Genetic Engineering: A New Agent Steps up to Defeat Antibiotic-Resistant Bacteria


Mia Villavicencio, Staff Writer

Ever since Fleming’s groundbreaking discovery of penicillin, antibiotics have been used in almost every situation to combat bacteria and have become the miraculous antidote to many evil pathogens that disturb our daily lives. But those little germs refuse to surrender and have come back even stronger to destroy our wonder drugs. Could this be the end to our magical medicine? Do our bodies stand a chance against these belligerent bugs?

A specific type of Cas9 gene editing known as CRISPR could be the hero we need to defend ourselves against these hostile pests. CRISPR, or CRISPR-Cas9, is a specialized section of DNA that can be excised and edited to alter the sequence of nucleotides and make the cell stronger so it can attack viruses, bacteria, and other harmful microorganisms. CRISPR stands for “clusters of regularly interspaced short palindromic repeats.” The repeated strands of nucleotides and spacers make it an ideal location for genome editing and are easiest to alter without the risk of gene deletion. Scientists have discovered a way to cut out a stretch of genetic information so that it can be modified for a specific purpose.

How does CRISPR-Cas9 work?

To understand how this complex but innovative system of genome editing works, we first need to understand how our DNA is wired. Our body stores all our genetic information in a sequence of nucleotides we call DNA (deoxyribonucleic acid). Our DNA is made up of multitudes of adenine-thymine and guanine-cytosine bonds linked together in different orders to store information for our bodily functions. CRISPR is a cluster of those nucleotide bonds that repeat and are identified by repeated sequences of nucleotides and spacers, which are small samples of DNA distributed between nucleotide repeats.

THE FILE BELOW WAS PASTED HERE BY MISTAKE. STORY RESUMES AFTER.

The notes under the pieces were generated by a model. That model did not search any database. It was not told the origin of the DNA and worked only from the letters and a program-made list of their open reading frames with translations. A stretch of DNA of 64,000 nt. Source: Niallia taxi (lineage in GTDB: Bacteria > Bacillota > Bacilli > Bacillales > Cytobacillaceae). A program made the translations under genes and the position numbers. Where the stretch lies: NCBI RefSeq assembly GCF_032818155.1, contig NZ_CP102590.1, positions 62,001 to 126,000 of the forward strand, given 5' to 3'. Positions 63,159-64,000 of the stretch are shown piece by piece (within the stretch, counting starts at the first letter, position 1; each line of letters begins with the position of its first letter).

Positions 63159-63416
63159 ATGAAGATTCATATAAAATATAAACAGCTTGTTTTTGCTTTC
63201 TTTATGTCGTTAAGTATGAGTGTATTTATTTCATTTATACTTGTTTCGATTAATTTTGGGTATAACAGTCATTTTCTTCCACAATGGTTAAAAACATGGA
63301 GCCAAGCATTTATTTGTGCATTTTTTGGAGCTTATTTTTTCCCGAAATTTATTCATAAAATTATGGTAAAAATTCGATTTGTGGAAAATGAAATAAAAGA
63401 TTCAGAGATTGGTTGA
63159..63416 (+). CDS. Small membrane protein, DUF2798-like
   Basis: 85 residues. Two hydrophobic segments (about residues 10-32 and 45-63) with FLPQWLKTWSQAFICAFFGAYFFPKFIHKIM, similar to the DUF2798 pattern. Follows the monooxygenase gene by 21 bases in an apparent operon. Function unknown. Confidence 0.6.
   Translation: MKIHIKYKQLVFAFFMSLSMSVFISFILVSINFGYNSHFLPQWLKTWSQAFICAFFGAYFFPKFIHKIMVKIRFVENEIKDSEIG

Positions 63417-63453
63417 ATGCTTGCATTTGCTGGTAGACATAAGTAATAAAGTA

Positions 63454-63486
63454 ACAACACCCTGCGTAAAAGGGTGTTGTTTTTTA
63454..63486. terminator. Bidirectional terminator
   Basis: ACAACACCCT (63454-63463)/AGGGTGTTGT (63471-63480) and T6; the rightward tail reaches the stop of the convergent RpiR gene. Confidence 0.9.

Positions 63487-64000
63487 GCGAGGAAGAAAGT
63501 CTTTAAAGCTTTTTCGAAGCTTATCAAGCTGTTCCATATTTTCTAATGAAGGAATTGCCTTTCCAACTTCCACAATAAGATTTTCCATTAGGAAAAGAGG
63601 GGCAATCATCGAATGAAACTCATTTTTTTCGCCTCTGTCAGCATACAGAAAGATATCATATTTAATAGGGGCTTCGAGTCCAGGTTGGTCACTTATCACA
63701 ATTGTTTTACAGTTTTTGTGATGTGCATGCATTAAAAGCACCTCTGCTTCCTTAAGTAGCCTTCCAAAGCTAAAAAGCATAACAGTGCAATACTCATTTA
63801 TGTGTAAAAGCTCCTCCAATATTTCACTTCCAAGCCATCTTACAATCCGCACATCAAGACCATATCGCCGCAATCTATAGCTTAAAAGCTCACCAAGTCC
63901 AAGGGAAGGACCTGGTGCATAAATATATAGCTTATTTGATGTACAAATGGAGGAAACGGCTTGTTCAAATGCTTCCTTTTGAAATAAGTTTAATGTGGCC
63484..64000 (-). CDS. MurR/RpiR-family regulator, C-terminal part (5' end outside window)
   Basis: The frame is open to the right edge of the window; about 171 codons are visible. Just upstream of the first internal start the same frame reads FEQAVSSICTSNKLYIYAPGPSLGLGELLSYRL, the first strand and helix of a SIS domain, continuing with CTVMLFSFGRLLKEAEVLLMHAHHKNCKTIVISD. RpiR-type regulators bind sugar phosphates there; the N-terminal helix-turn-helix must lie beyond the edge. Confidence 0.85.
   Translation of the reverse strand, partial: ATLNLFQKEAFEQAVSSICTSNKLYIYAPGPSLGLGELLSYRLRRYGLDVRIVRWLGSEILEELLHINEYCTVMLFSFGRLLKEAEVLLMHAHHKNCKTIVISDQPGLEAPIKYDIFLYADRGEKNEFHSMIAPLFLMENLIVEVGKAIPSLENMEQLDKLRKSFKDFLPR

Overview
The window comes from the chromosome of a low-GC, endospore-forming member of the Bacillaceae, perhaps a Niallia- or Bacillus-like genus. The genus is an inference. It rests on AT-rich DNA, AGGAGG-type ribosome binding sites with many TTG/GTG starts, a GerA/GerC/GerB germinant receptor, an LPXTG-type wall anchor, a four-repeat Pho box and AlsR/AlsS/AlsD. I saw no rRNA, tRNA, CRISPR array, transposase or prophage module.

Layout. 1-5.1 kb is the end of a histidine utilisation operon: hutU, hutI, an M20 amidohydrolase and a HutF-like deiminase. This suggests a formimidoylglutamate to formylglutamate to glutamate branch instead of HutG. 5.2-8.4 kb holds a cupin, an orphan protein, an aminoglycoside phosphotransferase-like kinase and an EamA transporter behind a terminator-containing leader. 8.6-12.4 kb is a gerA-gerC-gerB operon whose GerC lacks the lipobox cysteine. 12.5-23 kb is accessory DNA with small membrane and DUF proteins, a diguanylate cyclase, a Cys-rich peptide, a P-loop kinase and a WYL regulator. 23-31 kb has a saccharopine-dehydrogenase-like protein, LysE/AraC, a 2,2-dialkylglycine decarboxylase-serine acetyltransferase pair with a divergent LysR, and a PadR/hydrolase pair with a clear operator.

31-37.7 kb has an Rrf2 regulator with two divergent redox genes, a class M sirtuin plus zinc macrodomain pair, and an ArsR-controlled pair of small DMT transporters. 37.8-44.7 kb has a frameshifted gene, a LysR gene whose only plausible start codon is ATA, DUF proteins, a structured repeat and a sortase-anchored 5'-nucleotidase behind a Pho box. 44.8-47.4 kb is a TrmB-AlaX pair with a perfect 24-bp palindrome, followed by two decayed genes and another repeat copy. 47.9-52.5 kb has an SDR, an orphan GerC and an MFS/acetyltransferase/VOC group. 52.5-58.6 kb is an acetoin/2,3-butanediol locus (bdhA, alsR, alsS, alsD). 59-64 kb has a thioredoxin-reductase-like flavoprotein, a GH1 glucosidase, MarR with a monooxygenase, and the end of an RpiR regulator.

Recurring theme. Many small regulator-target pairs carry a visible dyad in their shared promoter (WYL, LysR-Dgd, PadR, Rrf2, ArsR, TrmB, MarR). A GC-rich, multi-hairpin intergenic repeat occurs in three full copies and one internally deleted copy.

A guide RNA (half of DNA) is made from the nucleotide sequence of CRISPR and is used to locate the sequence of DNA that is going to be modified. The CRISPR RNA is injected into the DNA sequence along with a protein called Cas9, which is basically a pair of DNA scissors. The RNA guides the Cas9 protein to the specific sequence of nucleotides that needs to be modified and the Cas9 protein cuts the DNA. Once the sequence is interrupted, scientists can either delete, edit, or insert sequences of DNA for a specific purpose. 

How can genetic modification be used to combat disease?

Once you understand how this molecular cut-and-paste tool works, you will realize that there is no limit to what can be accomplished. Now that we have learned how to edit our own DNA, we can change practically any part of ourselves. While it is still in the testing stages now, there will be a way for parents to modify the genes of their child in utero—whether it be to change the eye color or to prevent the child from inheriting a genetic disease. 

Before genetic editing came to be, scientists were thinking of external drugs and procedures that would assist the immune system in attacking pathogens. Now, scientists are thinking of ways to edit and enhance the immune system and the body itself so that it is better suited in resisting infection. By locating the problematic sequence of DNA and deleting it, we can assure that the organism is able to fight off disease or prevent the organism from inheriting a certain illness or trait that was originally wired into their genes.